Very metal-poor stars observed by the RAVE survey

G. Matijevič, C. Chiappini, E. K. Grebel, R. F. G. Wyse, T. Zwitter, O. Bienaymé, J. Bland-Hawthorn, K. C. Freeman, B. K. Gibson, G. Gilmore, A. Helmi, G. Kordopatis, A. Kunder, U. Munari, J. F. Navarro, Q. A. Parker, W. Reid, G. Seabroke, A. Siviero, M. SteinmetzF. Watson

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    Metal-poor stars trace the earliest phases in the chemical enrichment of the Universe. They give clues about the early assembly of the Galaxy as well as on the nature of the first stellar generations. Multi-object spectroscopic surveys play a key role in finding these fossil records in large volumes. Here we present a novel analysis of the metal-poor star sample in the complete Radial Velocity Experiment (RAVE) Data Release 5 catalog with the goal of identifying and characterizing all very metal-poor stars observed by the survey. Using a three-stage method, we first identified the candidate stars using only their spectra as input information. We employed an algorithm called t-SNE to construct a low-dimensional projection of the spectrum space and isolate the region containing metal-poor stars. Following this step, we measured the equivalent widths of the near-infrared Ca ii triplet lines with a method based on flexible Gaussian processes to model the correlated noise present in the spectra. In the last step, we constructed a calibration relation that converts the measured equivalent widths and the color information coming from the 2MASS and WISE surveys into metallicity and temperature estimates. We identified 877 stars with at least a 50% probability of being very metal-poor ([Fe/H] < -2 dex), out of which 43 are likely extremely metal-poor ([Fe/H] < -3 dex). The comparison of the derived values to a small subsample of stars with literature metallicity values shows that our method works reliably and correctly estimates the uncertainties, which typically have values σ[Fe/H] ≈ 0.2 dex. In addition, when compared to the metallicity results derived using the RAVE DR5 pipeline, it is evident that we achieve better accuracy than the pipeline and therefore more reliably evaluate the very metal-poor subsample. Based on the repeated observations of the same stars, our method gives very consistent results. We intend to study the identified sample further by acquiring high-resolution spectroscopic follow-up observations. The method used in this work can also easily be extended to other large-scale data sets, including to the data from the Gaia mission and the upcoming 4MOST survey.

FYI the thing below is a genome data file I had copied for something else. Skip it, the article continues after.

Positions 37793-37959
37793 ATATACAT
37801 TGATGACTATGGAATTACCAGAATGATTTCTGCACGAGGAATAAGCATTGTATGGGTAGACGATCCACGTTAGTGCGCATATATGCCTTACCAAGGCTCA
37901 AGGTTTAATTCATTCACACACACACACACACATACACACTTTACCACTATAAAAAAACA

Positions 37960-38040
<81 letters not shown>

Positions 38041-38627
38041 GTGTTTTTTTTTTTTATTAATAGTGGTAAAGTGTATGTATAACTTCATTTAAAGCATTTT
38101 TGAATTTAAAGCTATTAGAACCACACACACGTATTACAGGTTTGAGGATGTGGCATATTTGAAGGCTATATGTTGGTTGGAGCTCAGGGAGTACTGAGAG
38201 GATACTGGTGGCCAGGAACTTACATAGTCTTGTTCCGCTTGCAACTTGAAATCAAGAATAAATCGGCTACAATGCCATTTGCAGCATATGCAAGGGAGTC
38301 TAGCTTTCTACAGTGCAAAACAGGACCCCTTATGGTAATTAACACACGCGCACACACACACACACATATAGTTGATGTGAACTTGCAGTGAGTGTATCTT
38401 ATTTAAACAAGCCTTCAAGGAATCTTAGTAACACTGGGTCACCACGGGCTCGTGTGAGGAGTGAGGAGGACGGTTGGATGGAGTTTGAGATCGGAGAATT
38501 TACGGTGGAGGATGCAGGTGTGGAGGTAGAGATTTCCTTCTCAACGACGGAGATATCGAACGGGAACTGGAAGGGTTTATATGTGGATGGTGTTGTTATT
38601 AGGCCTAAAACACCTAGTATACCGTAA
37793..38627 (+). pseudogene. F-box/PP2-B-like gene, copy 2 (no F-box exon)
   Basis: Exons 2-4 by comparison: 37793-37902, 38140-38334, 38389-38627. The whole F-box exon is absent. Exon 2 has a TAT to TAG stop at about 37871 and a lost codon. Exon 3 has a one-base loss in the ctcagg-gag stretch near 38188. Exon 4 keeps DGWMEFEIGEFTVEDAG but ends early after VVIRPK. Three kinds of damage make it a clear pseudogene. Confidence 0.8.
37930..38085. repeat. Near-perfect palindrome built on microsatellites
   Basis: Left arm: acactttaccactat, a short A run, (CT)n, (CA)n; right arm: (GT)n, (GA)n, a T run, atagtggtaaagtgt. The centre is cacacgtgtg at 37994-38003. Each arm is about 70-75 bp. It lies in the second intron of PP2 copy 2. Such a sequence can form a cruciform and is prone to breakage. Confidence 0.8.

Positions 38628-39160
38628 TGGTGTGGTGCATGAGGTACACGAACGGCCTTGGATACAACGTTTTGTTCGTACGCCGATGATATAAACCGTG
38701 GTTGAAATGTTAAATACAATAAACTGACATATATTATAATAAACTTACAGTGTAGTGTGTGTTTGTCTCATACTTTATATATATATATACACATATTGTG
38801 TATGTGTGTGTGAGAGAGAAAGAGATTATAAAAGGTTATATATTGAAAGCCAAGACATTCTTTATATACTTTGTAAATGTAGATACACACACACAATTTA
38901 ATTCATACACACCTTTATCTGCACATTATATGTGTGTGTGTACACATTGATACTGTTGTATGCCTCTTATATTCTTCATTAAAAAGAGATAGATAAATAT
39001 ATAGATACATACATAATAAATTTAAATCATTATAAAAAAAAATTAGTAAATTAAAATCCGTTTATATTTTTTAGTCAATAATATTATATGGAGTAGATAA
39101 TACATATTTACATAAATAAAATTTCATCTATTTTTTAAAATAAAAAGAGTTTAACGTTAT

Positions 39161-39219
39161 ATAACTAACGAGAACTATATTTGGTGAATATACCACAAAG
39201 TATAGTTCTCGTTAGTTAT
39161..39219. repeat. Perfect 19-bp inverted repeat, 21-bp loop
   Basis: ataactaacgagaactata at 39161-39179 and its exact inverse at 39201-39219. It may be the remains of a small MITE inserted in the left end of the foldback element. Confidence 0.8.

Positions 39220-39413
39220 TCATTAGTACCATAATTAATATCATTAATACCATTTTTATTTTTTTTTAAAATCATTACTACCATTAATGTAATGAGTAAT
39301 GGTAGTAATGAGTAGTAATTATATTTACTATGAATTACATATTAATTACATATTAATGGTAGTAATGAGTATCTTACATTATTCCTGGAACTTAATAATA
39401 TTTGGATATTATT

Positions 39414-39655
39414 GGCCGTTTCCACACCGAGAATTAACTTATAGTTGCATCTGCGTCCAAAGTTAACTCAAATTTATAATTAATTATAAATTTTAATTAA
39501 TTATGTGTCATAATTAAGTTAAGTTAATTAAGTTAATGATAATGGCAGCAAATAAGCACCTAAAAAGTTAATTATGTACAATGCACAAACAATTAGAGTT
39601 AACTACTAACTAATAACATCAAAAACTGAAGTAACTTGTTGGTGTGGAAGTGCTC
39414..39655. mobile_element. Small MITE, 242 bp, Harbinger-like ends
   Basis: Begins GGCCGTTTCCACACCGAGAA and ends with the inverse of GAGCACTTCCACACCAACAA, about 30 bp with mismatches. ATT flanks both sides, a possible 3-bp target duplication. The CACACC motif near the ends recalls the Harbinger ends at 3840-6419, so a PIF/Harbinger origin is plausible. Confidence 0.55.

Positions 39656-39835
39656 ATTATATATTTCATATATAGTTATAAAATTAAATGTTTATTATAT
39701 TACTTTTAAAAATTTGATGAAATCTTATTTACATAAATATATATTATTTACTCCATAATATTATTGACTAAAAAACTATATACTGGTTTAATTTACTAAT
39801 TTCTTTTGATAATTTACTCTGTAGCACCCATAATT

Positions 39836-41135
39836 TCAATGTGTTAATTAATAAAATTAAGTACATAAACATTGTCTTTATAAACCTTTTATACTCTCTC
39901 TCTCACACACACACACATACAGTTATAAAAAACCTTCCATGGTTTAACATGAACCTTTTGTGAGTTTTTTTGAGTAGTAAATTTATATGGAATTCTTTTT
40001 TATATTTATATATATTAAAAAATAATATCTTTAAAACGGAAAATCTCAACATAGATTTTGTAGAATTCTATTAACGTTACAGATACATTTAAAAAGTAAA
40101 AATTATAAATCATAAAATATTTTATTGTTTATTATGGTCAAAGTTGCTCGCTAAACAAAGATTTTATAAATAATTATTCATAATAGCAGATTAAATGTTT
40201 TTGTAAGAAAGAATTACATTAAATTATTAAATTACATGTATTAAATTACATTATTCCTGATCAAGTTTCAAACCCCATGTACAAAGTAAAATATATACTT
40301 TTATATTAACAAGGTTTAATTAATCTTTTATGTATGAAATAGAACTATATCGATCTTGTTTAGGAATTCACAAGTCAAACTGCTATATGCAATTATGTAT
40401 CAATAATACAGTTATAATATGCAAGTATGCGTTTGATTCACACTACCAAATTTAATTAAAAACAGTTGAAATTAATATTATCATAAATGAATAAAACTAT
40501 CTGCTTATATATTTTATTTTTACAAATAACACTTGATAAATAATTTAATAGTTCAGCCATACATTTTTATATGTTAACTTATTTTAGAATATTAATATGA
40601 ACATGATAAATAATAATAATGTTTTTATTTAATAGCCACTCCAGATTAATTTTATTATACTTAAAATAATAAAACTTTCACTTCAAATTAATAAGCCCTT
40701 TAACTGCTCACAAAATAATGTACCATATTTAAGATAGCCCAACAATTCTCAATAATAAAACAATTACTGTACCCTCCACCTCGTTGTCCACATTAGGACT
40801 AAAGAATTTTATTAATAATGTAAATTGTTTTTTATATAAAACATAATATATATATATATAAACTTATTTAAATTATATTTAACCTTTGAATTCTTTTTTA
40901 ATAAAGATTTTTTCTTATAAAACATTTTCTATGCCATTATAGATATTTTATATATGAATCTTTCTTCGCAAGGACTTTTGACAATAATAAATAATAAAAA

Original languageEnglish
    Article numberA19
    Pages (from-to)1-14
    Number of pages14
    JournalAstronomy and Astrophysics
    Publication statusPublished - Jul 2017

    Bibliographical note

    Copyright 2017 ESO. First published in Astronomy & Astrophysics, 603, A19 (2017), published by EDP Sciences. The original publication is available at


    • Galaxy: abundances
    • stars: abundances
    • methods: data analysis


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